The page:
By Teacher Lucia, Spanish Teacher
Currently, the accelerated pace of life we lead and the pressures children are exposed to can lead them to suffer from childhood stress, anxiety, or an inability to properly express their feelings and emotions. Self-knowledge and a quality of life are not often given the priority they deserve, and are therefore not taught frequently at home or school.
Pausing, breathing and listening to our body and our emotions has become a luxury and is not something we do daily. That is why today it is more important than ever to learn some relaxation techniques, gaining mindfulness and meditation that will help us in the integral development of the physical and mental health of our children.
1. Learning to breathe consciously
There are many benefits proven by science, so in this article I will focus more on the emotional and psychological benefits of conscious breathing.
First, the technique. Imagine that you have a balloon in your stomach that inflates from the bottom up. Without lifting your shoulders, inflate and deflate this balloon slowly.
You can also try to imitate the sound of the waves in the ocean as they come and go, inhaling slowly and when exhaling, trying to pass the air in a scratchy way through your throat as if you wanted to fog a mirror but with your mouth closed.
Breathing has the power to quickly change the mood, in situations of stress, anxiety, anger and sadness. It is true that proper breathing acts beneficially for your health, but it also helps change your thoughts and will.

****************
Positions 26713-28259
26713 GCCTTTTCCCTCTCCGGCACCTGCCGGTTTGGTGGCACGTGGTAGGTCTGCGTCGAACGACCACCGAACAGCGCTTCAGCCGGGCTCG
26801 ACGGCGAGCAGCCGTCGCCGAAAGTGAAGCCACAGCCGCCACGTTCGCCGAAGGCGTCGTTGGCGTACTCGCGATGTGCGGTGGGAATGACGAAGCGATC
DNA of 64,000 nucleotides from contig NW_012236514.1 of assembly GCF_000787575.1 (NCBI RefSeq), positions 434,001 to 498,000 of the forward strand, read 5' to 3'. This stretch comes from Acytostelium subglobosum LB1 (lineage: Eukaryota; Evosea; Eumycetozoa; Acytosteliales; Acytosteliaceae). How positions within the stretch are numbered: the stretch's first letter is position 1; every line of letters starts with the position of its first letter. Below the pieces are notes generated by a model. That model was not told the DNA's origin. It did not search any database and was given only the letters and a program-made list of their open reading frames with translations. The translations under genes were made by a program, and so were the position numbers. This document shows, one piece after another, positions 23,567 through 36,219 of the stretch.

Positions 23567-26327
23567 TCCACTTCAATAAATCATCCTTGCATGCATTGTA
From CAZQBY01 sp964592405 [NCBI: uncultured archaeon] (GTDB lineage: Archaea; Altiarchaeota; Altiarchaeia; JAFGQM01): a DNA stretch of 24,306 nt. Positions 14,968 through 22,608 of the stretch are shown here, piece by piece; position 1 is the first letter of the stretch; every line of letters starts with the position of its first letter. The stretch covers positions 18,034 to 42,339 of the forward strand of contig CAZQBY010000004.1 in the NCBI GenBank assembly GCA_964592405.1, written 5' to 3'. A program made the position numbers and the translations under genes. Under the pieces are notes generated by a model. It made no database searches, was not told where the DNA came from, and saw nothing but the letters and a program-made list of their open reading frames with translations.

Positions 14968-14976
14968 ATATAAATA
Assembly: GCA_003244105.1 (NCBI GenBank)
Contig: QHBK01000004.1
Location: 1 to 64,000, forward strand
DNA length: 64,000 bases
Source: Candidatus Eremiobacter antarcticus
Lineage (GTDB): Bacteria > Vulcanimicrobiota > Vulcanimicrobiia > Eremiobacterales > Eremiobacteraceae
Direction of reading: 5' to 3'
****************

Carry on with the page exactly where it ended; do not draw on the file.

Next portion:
The way you breathe and your mental state are closely connected. You just have to think about the regularity of deep breathing during a dream, versus the panting of someone who is very scared or the lack of breath in someone who is traumatized. Breathing is a good way to be aware of the present and of the body itself. The regularity of a slow and deep rhythm of breathing has a calming effect and slows down the thought process, helping us to live fully.
2. Cultivate the garden in your mind with positive thoughts and uplifting words
The thoughts and words we use are the seeds from which we reap our reality. If you don’t believe me, I invite you to watch the documentary “The hidden messages of water from Dr. Masaru Emoto.” In previous years, I have seen this documentary with the children and it helps them reflect about the language they use and teaches them to choose their words and thoughts more carefully. In the classroom, before starting work and after performing the breathing exercises, I invite students to give me three positive thoughts for that day or three things for which they are grateful. I believe this helps to unify and “equalize” the different moods with which students enter school.
3. Empty emotional content before going to sleep
Some children go to bed worried or stressed about academic, social or family issues that they lived during the day. This prevents them from resting fully and generates patterns of repression, anxiety or anger. Taking a moment before bed for self-knowledge. Analyzing positively how the day was and what could be improved, expressing feelings of gratitude, expressing anger, disapproval or frustration, describing how these emotions look and feel — all of this helps us identify our emotions more easily and thus in the future we’ll also be able to handle and express our emotions assertively. There are many stories, games and techniques that allow us to go beyond words; sometimes feelings and emotions are a bit too abstract to be described by children of certain ages or personalities. I recommend you create this habit in your children, so as to take care not only of their physical health but also of their emotional well-being.